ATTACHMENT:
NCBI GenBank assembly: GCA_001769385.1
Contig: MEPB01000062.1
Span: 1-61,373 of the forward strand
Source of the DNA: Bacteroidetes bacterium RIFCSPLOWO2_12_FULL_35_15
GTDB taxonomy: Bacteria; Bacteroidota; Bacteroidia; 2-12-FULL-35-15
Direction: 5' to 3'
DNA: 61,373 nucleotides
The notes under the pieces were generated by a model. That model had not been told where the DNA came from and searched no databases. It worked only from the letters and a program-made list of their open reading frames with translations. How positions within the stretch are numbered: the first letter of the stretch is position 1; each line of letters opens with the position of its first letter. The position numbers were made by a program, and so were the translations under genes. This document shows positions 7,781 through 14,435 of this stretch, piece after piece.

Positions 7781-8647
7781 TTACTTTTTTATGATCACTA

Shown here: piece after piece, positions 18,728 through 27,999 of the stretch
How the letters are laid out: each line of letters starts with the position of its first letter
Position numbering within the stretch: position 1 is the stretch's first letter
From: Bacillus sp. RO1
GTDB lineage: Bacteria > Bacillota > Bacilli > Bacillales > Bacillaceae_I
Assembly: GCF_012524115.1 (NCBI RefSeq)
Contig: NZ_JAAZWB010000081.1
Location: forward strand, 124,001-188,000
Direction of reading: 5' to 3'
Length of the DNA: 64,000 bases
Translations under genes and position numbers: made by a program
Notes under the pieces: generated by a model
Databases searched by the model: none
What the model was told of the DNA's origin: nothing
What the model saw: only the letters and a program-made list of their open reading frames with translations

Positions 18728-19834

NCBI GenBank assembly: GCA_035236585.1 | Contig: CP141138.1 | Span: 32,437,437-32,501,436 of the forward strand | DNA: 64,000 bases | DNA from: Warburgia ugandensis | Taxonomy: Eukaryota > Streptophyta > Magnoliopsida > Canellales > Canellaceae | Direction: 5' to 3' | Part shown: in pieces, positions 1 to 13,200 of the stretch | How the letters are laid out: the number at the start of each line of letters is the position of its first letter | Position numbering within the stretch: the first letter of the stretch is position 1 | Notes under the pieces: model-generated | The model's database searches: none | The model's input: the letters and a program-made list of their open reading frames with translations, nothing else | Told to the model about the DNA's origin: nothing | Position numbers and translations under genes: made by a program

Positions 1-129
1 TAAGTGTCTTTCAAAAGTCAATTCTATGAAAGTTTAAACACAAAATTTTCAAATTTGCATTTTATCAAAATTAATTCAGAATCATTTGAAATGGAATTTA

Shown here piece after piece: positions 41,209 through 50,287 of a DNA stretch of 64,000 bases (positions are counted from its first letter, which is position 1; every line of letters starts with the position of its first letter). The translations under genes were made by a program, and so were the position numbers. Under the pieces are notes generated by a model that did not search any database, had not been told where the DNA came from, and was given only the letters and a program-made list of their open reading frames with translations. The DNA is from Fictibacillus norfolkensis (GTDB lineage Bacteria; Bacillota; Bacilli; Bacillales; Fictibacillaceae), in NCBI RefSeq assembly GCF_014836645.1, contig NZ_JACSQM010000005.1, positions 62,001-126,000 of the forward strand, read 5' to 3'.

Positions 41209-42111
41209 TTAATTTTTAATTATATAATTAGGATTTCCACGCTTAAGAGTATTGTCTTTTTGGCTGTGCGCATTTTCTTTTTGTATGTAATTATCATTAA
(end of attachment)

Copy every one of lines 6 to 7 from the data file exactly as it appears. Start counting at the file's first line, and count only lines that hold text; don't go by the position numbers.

Direction: 5' to 3'
DNA: 61,373 nucleotides